Symantec-Veritas merger seen as sensible

Share this article:

Symantec's $13.5 billion acquisition of Veritas Software makes sense, industry analysts said.

"It's a natural synergy," said Steve Hunt, analyst at Forrester Research. "It made so much sense for both of them for very different reasons."

Storage giant Veritas had been searching for a way to enter the security space, he said: "In security, there is a tremendous need for data management, backup, and archiving of millions of security events that need to be stored and investigated, not to mention all the ways storage is used for compliance to regulations."

Meanwhile, Symantec needed to follow through on its Information Integrity Strategy, which promises to keep customers' businesses up and running, no matter what happens.

"That's a big promise and data management is a big part of that," Hunt said.

Symantec also wanted to make a bigger push into the enterprise, which Veritas provides. "It's a way for Symantec to build out its portfolio of enterprise scale products and to make the better case that it's a big-time player."

Andrew Braunberg, analyst at Current Analysis, said Symantec's vision of integrating security and data protection has a lot of potential. One obvious area would be to provide threat-based data backup as part of a more comprehensive protection strategy, he said.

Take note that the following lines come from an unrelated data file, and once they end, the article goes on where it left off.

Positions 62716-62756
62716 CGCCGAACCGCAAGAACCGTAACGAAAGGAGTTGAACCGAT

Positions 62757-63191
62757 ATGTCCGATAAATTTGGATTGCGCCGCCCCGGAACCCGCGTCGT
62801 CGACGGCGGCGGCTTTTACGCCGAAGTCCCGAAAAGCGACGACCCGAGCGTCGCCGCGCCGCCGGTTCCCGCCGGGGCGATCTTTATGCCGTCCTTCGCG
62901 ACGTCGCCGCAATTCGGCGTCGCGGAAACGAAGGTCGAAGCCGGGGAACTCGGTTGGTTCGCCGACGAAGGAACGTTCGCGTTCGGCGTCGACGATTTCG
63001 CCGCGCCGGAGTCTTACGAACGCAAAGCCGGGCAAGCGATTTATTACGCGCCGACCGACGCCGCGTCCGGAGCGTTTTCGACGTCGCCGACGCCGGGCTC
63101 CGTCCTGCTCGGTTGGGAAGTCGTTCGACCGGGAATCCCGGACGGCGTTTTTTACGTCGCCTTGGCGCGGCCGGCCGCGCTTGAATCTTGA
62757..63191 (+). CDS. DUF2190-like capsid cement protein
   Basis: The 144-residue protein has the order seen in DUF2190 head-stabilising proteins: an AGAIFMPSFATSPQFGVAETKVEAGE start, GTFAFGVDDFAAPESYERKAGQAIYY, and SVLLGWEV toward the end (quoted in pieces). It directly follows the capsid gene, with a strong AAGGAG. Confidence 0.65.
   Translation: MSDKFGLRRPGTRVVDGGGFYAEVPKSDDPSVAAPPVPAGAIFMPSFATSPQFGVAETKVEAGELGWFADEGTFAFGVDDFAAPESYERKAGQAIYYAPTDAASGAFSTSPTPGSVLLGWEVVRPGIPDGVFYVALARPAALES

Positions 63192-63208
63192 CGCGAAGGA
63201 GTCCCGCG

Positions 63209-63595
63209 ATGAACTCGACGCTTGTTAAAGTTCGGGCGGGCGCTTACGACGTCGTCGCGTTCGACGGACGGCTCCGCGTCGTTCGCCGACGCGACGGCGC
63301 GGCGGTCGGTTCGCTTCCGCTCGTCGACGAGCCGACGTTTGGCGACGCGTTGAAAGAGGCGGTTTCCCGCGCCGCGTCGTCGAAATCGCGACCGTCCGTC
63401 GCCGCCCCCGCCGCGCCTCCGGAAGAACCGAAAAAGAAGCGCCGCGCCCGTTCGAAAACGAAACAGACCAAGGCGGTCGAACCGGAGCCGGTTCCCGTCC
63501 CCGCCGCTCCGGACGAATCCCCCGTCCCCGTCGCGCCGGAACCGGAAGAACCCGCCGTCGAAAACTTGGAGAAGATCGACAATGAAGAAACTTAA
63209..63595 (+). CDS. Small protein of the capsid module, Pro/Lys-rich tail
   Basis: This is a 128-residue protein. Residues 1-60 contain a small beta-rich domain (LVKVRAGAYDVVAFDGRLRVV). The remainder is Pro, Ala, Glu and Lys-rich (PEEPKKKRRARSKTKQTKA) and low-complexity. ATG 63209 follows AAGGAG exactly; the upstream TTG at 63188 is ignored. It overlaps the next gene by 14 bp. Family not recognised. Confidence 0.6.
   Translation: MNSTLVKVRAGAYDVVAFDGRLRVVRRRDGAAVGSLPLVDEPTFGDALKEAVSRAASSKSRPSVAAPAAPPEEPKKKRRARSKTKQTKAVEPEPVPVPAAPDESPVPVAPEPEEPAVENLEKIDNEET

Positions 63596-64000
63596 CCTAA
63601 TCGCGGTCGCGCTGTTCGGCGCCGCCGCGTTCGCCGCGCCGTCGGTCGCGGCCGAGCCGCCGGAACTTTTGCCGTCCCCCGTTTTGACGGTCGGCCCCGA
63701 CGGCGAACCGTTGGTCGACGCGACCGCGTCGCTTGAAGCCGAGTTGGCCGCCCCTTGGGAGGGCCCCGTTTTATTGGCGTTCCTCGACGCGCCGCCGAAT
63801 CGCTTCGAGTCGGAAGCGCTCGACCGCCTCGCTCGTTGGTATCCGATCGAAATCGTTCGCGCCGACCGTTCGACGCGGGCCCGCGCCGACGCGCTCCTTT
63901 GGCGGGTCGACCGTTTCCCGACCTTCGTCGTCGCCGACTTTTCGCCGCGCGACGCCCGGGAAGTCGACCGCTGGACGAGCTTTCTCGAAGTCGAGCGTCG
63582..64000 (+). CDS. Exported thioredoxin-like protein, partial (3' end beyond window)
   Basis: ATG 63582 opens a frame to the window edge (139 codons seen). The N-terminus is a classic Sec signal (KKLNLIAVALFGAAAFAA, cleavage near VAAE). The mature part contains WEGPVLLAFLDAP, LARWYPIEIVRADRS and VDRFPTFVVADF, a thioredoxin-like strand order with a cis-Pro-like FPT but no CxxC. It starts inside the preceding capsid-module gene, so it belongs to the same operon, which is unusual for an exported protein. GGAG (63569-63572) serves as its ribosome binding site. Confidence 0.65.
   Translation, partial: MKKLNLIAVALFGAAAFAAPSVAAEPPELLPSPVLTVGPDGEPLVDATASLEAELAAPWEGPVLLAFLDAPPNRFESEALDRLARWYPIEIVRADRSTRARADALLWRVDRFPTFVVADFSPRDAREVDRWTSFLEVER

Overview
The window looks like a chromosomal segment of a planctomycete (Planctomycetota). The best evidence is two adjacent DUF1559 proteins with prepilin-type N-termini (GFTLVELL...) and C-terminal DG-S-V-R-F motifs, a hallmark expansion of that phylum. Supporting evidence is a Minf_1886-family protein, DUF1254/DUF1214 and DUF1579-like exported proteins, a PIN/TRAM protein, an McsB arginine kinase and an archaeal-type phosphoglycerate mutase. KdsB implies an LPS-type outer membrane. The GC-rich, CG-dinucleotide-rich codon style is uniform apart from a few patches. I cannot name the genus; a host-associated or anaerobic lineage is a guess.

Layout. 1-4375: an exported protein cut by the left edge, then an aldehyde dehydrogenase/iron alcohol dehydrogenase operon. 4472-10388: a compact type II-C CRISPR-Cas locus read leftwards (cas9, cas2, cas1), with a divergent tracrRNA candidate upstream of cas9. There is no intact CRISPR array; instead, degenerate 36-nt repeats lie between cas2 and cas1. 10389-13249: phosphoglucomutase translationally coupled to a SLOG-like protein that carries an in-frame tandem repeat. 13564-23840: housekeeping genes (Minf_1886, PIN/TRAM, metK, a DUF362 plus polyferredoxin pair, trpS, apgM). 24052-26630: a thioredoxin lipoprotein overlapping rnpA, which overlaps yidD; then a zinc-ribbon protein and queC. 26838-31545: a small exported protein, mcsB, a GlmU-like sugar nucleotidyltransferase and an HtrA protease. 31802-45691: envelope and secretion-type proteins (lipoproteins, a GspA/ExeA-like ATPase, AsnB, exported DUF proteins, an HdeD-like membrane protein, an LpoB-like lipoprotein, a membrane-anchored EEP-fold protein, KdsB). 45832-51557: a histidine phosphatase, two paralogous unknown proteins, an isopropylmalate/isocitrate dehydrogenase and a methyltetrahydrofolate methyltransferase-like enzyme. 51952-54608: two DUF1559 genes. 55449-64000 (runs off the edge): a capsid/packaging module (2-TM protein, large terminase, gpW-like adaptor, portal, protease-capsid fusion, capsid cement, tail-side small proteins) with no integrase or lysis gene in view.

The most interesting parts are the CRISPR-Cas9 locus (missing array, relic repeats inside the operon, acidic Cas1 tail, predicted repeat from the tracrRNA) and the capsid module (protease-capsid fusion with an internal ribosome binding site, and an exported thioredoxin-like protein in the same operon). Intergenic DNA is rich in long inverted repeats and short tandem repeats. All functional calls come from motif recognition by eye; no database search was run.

Such integration will become increasingly attractive as companies face the pressure of compliancy requirements, Braunberg said.

"Realistically, though, a merger of this size is a huge challenge from a cultural, sales, product, and channel perspective," he added.

With more and more companies designating a chief risk officer who is responsible for security, data protection, and disaster recovery, Symantec is well positioned with its acquisition of Veritas, according to Jon Oltsik, analyst at Enterprise Strategy Group.

"As this trend propagates across industries, Symantec's Information Integrity theme will move from vision to common sense and the combined company will be in the cat bird's seat to take a leadership position," he said.

www.symantec.com

www.veritas.com

 

 

Share this article:

Sign up to our newsletters

More in News

Firefox 32 feature could cut undetected malware downloads 'in half'

Mozilla plans to introduce a feature in Firefox 32 that, based on preliminary testing, could cut the amount of undetected malware downloads in half.

EFF asks court to find NSA internet spying a violation of Fourth Amendment

EFF asks court to find NSA internet spying ...

Complete with a colorful graphic, the EFF showed a federal court how the NSA essentially runs a digital dragnet that can pick up innocent Americans.

Study: Asian Android users at higher risk of malware exposure

Cheetah Mobile's new study showed that Asian Android users have a two to three times greater risk of downloading malware onto their devices.